On the evening of February 13th, 2023, Kristy Sharkey captured a lightning flash with her digital camera that contained evidence of upward lightning leaders from multiple objects in the field of view.  What was interesting about this image was that the upward leaders did not seem to initiate from dominantly tall objects.  Rather, the objects that were visible with upward leaders included evergreen trees.  Upon detailed analysis of the image, 11 leaders were identified with origins in the foreground and one branching leader was visible in the upper right side of the image, but it could not be determined if it terminated on a grounded object as it extended out of frame to the right.  7 of the 11 leaders had upward branching, and 4 of the 7 upward branching leaders initiated from evergreen trees.  On these 4 upward leaders, visible orange channel segments were identified that extended down the tree a short but noticeable distance.  There was no evidence based on channel brightness or downward branching that one of the 11 identified grounded leaders was the result of a downward propagating leader and return stroke sequence.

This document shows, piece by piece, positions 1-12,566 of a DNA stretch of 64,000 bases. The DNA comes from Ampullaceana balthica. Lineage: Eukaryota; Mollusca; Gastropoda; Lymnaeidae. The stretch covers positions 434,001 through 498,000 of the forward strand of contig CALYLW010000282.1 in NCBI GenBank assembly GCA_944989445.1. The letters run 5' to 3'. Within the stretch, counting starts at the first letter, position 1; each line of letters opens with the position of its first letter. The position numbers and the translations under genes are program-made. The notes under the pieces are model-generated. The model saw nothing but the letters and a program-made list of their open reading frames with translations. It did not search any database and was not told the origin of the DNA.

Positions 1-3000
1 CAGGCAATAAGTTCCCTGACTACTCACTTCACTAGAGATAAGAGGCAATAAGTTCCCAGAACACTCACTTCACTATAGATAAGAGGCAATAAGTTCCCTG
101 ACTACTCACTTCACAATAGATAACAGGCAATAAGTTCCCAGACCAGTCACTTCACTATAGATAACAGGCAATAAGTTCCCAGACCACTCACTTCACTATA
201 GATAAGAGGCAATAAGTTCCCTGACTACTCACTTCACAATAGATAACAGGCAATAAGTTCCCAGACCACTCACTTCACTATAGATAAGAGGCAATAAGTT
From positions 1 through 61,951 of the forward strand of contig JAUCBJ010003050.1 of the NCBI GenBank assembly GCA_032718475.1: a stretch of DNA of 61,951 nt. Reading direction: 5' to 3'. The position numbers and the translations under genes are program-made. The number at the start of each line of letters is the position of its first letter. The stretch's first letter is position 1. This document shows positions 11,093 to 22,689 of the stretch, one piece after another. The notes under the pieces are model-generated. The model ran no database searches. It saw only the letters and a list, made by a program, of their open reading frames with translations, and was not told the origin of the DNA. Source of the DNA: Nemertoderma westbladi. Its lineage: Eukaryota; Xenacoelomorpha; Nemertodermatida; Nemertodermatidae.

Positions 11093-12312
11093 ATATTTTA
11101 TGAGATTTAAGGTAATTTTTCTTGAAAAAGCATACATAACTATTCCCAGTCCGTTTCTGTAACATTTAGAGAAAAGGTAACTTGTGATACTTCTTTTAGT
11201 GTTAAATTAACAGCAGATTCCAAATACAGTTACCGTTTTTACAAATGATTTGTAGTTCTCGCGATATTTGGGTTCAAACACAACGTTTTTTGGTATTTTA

Analyzed image showing traces of identified upward leaders.

Two upward leaders from douglas fir trees with visible orange segments where the lightning channel traversed the upper tree portion of the tree.  These are later identified as trees C and D below.

Kristy was located in the east part of Renton Washington which is southeast of Seattle. Her camera, a Sony A7R Mark III with 24 mm focal length, lens was facing west (268º). The single exposure was 5 seconds with an ISO setting of 100 and aperture of f/6.3. 

An attempt was made to match the flash recorded by the camera with National Lightning Detection Network data.  Chris Vagasky of Vaisala, Inc. conducted a search and found 4 NLDN-indicated events in that region.  Three of these events, which span 302 milliseconds, appear to correlate with the time the image was taken as the camera time was later determined to be ahead of actual time by 50+ minutes.

The NLDN is shown below.

Date 2023-02-14 UTC

Time UTCLatLongEstimate Peak CurrentType